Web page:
Finally, it should be noted that if shadow banks are able to obtain an additional $10 billion by way of unsecured loans, the shadow banking system will be able to expand its borrowing by an additional $290 billion in the market for repurchase agreements and purchase an additional $300 billion worth of securities as a result of these additional funds. The situation will be as shown in Figure 7.4 where the total amount of loans financed through short-term borrowing and unsecured loans is increased to $790 billion; the leverage of the shadow banks is increased to 60 to 1 ($600/$10), and leverage in the financial system as a whole that is created by short-term and unsecured financing will increase to 26.7 to 1 ($800/$30).

F 7.4.png

Here we have a situation in which a 1.7% decrease ($10/$600) in asset prices would wipe out the aggregate net worth of the entire shadow banking system, and a 3.75% decrease ($30/$800) would wipe out the aggregate net worth of the entire financial system.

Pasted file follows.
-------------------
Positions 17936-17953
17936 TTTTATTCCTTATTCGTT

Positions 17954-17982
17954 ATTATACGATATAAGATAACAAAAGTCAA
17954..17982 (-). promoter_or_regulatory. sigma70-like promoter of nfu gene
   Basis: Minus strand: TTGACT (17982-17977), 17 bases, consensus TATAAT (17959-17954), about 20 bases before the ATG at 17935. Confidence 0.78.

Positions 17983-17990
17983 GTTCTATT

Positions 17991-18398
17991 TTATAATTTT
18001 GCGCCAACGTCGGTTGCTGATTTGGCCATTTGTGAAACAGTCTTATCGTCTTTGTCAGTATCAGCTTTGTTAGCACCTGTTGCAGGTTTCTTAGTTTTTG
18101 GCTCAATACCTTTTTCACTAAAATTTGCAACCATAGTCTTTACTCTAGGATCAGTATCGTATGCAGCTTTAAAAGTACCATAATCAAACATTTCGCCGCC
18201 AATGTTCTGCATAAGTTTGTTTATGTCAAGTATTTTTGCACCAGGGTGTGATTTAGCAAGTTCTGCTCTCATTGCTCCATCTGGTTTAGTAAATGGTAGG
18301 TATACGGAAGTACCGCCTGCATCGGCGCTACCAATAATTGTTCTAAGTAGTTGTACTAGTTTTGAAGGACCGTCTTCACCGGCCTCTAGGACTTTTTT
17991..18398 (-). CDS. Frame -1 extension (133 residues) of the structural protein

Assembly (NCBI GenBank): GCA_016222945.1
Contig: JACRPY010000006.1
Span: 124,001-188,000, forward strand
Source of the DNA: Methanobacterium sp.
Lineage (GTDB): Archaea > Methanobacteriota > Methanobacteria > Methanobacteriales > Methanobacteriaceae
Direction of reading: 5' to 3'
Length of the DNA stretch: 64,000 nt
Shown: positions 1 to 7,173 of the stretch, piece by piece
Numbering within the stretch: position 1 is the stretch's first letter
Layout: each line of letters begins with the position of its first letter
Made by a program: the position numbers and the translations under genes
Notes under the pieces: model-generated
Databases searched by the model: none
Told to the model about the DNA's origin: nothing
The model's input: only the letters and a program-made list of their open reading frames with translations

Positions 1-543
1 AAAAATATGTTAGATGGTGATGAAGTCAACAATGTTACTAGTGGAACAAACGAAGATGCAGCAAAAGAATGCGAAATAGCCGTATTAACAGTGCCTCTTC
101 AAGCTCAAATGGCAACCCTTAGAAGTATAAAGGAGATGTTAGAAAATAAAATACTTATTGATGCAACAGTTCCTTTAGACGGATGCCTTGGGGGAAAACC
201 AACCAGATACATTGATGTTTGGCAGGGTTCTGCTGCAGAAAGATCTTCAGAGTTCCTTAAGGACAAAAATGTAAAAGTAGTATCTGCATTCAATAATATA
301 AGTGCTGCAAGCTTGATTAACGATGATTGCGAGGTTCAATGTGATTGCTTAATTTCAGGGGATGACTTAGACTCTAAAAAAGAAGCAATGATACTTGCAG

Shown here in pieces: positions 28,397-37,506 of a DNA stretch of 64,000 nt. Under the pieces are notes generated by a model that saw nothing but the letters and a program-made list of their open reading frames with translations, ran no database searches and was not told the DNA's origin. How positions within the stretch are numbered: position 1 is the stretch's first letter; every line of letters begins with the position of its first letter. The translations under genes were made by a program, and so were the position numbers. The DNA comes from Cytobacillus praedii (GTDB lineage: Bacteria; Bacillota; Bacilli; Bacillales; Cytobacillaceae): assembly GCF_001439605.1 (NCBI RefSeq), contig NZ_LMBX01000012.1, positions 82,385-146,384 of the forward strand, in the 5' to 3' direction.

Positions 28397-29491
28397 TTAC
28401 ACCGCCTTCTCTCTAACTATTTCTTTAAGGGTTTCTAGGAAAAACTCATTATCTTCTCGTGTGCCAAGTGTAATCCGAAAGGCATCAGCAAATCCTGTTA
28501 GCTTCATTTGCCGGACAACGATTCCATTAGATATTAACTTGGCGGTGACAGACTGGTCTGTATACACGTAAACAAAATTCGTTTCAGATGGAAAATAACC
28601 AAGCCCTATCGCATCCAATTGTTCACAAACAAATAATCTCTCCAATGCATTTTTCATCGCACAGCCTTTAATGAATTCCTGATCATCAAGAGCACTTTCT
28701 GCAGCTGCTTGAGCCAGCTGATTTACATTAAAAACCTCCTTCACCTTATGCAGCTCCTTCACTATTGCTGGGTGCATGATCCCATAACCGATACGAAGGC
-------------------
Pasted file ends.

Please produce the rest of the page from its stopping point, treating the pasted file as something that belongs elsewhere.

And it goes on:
At this point, the threat the shadow banks pose to the financial system and, indeed, to the economic system as a whole should be obvious. Shadow banks finance their operations in the same way banks finance their operations, and shadow banks are subject to the same kinds liquidity and solvency problems that banks are subject to. They are also subject to the same kinds of temptations to expand their leverage and to fund the same kinds of speculative activities that have wrought such havoc with the economic system throughout the history of banking.